Dr. Masters co-founded wunderground in 1995. He flew with the NOAA Hurricane Hunters from 1986-1990. Co-blogging with him: Bob Henson, @bhensonweather
By: Dr. Jeff Masters , 3:22 PM GMT on August 17, 2008
Tropical Storm Fay is slowly growing better organized as it tracks south of Cuba, over the warmest waters of the Atlantic Ocean. Radar imagery from Pico San Juan, Cuba shows that the low-level spiral bands are not yet well-organized. Visible satellite loops show that Fay has only a small amount of heavy thunderstorm activity near its center. Fay is in a slightly less favorable wind shear environment, with upper-level winds from the west creating 10 knots of wind shear. Upper level outflow is well-established only to the north and east, and Fay does not look very impressive at this time.
Yesterday Fay claimed its first victims, when four people died in flooding on the Dominican Republic and Haiti. Satellite rainfall estimates suggest at least six inches of rain have fallen over portions of Hispaniola, with lesser amounts over Cuba and Jamaica. As Fay continues to organize today, heavy rain will increasingly affect Cuba, Jamaica, and the Cayman Islands, potentially causing serious flooding.
The forecast for Fay
It's unusual for the computer models to be so divergent just 48 hours before expected landfall in the U.S. "The Joker" seems intent on keeping us guessing until the last day, and we really don't know where this storm is going to go. One heartening development: none of the three major intensity forecast models (GFDL, HWRF, and SHIPS) foresee Fay getting stronger than a Category 1 hurricane. This is in contrast to some of their runs late last week, which had Fay intensifying into a major hurricane. The new model runs are foreseeing a less favorable upper-level wind regime when Fay gets north of Cuba, with increased levels of wind shear on the northern side of the storm.
The latest (2 am EDT) model runs of the GFDL and GFS models are similar to each other, taking Fay to a landfall in Southwest Florida near Ft. Myers Monday night, then across Florida and northwards towards South Carolina. The GFDL predicts Fay will hit South Carolina as a Category 1 hurricane with 75 mph winds and a 981 mb pressure on Wednesday afternoon. The latest (8 pm EDT) run of the ECMWF model is similar.
In contrast, the latest (2 am EDT) run of the HWRF model takes Fay straight north into Tampa Tuesday morning, as a strong Category 1 storm with 90 mph winds and a 961 mb pressure. The latest UKMET model run is similar. The NOGAPS model continues to insist on a landfall near the Alabama coast on Wednesday, despite the sea turtle forecast I mentioned in yesterday's blog.
Figure 1. Track of Hurricane Charley, which struck Cuba as a Category 3 hurricane with 120 mph, then Southwest Florida as a Category 4 hurricane with 145 mph winds.
Comparing Fay to Hurricane Charley
Residents of Southwest Florida are nervously watching Fay as it approaches Cuba, recalling an August day four years ago when Hurricane Charley crossed Cuba at a similar location. Charley went on to become one of the most destructive hurricanes in history, wreaking $15 billion in damage after roaring ashore near Punta Gorda, Florida, as a Category 4 hurricane with 145 mph winds. Charley put on a remarkable and unexpected burst of rapid intensification just before landfall. Could the same thing happen with Fay? After all, the sea surface temperatures, total ocean heat content, and wind shear are similar for the two storms. And, Fay has consistently lived up to its knickname of "The Joker", with its unpredictable behavior.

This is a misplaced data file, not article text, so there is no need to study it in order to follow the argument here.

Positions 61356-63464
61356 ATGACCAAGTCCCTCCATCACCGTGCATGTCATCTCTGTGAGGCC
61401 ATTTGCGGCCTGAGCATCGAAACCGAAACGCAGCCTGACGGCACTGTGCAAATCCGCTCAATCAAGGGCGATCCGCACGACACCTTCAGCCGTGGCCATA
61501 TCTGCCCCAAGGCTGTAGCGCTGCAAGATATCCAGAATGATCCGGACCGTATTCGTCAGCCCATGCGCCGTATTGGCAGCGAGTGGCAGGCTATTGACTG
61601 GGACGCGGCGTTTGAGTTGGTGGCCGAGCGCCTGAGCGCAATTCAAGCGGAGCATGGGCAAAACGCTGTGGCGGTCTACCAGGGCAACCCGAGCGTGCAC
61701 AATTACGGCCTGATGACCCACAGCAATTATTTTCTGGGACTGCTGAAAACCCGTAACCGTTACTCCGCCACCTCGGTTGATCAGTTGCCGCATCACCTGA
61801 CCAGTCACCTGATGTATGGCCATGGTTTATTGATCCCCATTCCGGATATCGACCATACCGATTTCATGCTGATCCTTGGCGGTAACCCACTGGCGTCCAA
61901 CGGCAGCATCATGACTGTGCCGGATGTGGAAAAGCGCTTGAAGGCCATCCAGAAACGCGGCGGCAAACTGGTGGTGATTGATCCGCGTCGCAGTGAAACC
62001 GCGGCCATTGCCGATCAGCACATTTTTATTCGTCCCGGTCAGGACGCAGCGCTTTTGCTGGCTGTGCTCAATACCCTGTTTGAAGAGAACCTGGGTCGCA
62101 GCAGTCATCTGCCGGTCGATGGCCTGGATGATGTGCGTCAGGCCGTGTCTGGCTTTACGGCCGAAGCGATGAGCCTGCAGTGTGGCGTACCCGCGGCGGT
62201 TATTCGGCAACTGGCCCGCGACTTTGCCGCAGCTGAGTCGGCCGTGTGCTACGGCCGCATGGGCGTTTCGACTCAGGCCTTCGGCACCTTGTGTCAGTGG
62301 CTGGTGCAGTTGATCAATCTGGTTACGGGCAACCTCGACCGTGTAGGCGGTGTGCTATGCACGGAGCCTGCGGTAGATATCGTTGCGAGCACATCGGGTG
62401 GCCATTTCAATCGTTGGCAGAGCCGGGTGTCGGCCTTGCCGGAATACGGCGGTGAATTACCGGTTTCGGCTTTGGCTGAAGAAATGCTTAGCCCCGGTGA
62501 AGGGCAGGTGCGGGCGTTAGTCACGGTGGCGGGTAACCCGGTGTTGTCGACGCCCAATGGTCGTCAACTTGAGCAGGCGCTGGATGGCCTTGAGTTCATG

Well, Fay is no Charley. By the time Charley crossed Cuba, it was already a well-developed Category 3 hurricane with 120 mph winds. Fay will be lucky to be a minimal Category 1 hurricane with 75 mph winds when it crosses Cuba. Charley's crossing of Cuba knocked its winds down by 10 mph, and we can expect a similar or greater loss of strength when Fay crosses Cuba, since it is a less organized storm than Charley was. This would make Fay a tropical storm with 65 mph winds as it moves past Key West towards Southwest Florida. It's a pretty tall order to ask a tropical storm that has not yet developed an organized eyewall to put on a major intensification burst to major hurricane status in just one day. Southwest Florida is not going to see a repeat of the Hurricane Charley experience. I give Fay just a 10% chance of making Category 3 status, and that would most likely occur if it avoids a Southwest Florida landfall, and is able to spend an extra day over water and hit the Florida Panhandle or middle Gulf Coast near Alabama. There is also a 10% chance Fay could make major hurricane status if it crosses Florida and re-organizes south of South Carolina later this week.
Links to follow
Wundermap for Cuba
Pico San Juan, Cuba radar
Key West, FL weather
Elsewhere in the tropics
Several of the reliable computer models are predicting development of a tropical wave currently located off the coast of Africa, just south of the Cape Verde Islands. This system is expected to track west-northwest and be near or just north of the Northern Lesser Antilles Islands about a week from now.
I'll have an update today by 4:30 pm EDT, when the latest set of model runs and new Hurricane Hunter data will be available.
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